Enjoy!

Bhutan is the country viewed by most westerners as an idyllic Shangri-La, squeezed between China and India, on southern slopes of Himalayas. It is the only country in the world that introduced Gross National Happiness index instead of Gross National Product. Yet, by all standards it is not a wealthy country, with the GDP per capita of $7.000. That is perhaps best reflected in poor transport infrastructure, with only around 8.000 km of roads (of which less than 5.000 are paved), being on 140th place in world rankings.

On the other side of the world, in Silicon Valley, a startup is developing a solution for the very same problem Bhutan is facing: how to solve transportation problems when there are no roads or the roads are impassable. Matternet, has been working on this issue for quite some time now. However, due to the very problematic legislation for the UAV in the United States, Matternet was forced to perform its field tests in locations such as Haiti, and more recently, Bhutan.

Matternet in Bhutan

Matternet in Bhutan

The company was contacted by regional World Health Organization (WHO) official, Dr Pem Namgyal who acted upon the request of Bhutanese government, which was interested in using UAV for tackling country’s challenges: the country has 0.3 physicians per 1.000 people, one of the poorest ratios in the world; but the biggest problem was the accessibility, due to the poor road network where an average speed on MAJOR roads is ~10 mph.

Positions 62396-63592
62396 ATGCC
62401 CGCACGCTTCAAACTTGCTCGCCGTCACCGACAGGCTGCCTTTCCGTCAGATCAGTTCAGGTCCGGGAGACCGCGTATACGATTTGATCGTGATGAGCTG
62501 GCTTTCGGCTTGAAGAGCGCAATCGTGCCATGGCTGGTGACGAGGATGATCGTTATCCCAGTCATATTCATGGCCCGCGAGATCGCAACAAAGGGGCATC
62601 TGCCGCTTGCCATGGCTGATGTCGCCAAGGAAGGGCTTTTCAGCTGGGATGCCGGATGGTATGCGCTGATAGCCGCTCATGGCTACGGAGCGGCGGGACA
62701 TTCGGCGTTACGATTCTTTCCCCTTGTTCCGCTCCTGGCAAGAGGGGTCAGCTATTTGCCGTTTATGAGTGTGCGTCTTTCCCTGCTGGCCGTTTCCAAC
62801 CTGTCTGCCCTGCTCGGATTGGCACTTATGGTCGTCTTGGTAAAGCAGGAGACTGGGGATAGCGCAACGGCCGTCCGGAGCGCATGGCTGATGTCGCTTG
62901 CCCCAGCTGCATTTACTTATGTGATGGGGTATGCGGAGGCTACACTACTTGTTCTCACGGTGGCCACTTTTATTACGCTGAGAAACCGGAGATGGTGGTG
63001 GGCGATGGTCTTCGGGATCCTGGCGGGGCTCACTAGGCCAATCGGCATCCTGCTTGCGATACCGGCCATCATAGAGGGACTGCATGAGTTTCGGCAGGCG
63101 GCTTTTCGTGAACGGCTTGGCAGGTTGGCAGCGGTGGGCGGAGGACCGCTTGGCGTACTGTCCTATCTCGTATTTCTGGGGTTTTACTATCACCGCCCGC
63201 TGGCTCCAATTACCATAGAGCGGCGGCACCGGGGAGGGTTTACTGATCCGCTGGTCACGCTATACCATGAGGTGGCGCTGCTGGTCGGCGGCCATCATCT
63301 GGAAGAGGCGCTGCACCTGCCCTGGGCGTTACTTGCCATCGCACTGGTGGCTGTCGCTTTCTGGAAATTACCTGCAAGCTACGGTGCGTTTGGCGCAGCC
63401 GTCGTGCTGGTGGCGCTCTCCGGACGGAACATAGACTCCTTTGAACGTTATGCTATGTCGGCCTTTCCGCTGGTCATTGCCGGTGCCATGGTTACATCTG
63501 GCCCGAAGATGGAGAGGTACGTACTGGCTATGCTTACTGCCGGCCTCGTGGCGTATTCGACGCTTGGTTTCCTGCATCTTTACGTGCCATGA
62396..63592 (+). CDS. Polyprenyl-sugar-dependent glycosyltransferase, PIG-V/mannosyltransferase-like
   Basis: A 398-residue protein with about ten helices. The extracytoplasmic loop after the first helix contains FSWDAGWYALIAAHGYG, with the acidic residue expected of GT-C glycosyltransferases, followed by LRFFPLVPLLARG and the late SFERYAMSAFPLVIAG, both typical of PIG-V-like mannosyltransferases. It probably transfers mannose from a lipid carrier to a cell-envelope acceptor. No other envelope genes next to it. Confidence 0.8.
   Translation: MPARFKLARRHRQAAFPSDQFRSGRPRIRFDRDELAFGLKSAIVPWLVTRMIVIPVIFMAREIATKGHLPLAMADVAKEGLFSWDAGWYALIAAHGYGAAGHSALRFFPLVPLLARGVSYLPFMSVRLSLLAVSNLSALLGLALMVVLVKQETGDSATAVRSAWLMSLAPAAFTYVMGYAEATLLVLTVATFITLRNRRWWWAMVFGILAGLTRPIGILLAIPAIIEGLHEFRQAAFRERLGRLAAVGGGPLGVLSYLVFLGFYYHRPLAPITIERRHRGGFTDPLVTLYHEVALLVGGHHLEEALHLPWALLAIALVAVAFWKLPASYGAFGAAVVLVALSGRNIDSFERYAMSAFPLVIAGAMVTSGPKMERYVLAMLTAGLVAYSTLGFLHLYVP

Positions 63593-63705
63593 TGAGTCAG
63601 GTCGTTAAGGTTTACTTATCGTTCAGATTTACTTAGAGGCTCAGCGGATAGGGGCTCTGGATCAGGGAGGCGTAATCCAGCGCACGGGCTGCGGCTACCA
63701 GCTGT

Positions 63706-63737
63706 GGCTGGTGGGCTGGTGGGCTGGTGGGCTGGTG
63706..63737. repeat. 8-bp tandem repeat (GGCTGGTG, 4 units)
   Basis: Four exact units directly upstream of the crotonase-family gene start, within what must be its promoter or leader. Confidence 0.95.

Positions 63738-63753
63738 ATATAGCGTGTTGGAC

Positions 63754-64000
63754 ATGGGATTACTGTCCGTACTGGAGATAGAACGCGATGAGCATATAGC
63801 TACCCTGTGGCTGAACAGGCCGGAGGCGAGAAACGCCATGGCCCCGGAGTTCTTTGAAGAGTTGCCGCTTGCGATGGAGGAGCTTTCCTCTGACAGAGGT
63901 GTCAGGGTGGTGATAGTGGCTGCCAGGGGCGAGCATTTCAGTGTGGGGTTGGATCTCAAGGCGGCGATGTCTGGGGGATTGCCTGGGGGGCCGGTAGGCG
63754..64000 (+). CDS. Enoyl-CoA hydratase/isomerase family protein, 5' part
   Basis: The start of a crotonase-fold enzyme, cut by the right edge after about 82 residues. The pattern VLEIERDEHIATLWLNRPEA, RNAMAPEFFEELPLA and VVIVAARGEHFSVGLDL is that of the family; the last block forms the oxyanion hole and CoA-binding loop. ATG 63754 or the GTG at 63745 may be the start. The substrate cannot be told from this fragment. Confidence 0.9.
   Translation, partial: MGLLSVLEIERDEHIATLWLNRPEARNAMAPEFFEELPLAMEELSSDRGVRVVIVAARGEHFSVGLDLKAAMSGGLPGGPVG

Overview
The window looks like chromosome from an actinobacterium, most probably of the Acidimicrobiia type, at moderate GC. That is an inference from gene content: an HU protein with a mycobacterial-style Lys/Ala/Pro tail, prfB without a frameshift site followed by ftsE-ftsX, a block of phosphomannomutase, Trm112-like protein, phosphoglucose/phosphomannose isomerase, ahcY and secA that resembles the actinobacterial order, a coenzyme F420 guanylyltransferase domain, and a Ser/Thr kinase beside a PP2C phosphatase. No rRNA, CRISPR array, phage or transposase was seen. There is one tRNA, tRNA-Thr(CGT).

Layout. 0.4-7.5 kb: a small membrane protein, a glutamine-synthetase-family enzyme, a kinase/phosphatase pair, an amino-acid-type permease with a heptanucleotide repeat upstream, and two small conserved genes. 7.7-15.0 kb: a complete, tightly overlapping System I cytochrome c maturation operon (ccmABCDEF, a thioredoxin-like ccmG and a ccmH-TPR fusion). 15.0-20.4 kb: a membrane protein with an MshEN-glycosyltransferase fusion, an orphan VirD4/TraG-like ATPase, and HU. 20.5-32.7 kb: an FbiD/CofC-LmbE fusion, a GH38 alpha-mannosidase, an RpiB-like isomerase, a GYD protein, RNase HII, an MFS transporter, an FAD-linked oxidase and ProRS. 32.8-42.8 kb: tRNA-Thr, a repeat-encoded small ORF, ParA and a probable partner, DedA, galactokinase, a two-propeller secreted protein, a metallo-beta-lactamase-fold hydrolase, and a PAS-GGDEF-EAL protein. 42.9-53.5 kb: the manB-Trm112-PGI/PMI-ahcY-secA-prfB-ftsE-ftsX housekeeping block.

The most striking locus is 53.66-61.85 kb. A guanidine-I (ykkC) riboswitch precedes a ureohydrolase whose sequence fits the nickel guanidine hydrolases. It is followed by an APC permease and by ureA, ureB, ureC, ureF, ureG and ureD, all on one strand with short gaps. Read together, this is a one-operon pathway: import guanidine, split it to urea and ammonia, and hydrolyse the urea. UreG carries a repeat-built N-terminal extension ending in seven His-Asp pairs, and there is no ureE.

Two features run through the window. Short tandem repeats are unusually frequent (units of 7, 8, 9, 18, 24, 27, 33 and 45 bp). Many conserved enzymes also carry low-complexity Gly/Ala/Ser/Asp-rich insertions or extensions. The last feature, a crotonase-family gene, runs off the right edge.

Bhutan government with the assistance of WHO has already been dealing with the issue by developing the concept of tele-medicine. The concept is based the use of mobile phones and internet to allow remote medical check-ups. However, the material component of the concept was a major obstacle. There was virtually no way to bypass  road transport over difficult terrain and deliver samples of blood and urine, or to deliver medicaments to remote areas. Until now.

This project is the biggest test for Matternet yet. The startup intends to build a pick-up and delivery network of UAV and ground stations, in order to connect country’s main hospitals and rural communities. Drones that are being used are quadcopters with the payload capacity of 4lbs (~ 2kg), able to fly over the distance of around 10 miles (~ 16 km). The cost of a single vehicle is less than 4.000€. Fleet and ground stations are controlled by the software that would oversee the movement of vehicles.

Matternet in Bhutan

Matternet in Bhutan

The trials included flight from the capital Thimphu to the local hospital at Chamgang, and the feedback from the country seems positive. Matternet’s chief regulatory and strategy officer Paola Santana says that the conditions are less than ideal for drone operations, but that the system worked without any glitches. However, it was not tested in heavy rain of the monsoon season, and it is unclear how the system would work in such conditions.

If this pilot project is successful, it might lead to creating a huge market in the healthcare industry. However, it will become a reality in Bhutan sooner than in Silicon Valley paradoxically. But that is another story.

More about the topic can be found at The Independent and Bhutan News Network.

Images courtesy of Matternet.

 

Another successful Kickstarter campaign

Dear friends,

Although only five months young, dronologista blog has grown and needs a new attire.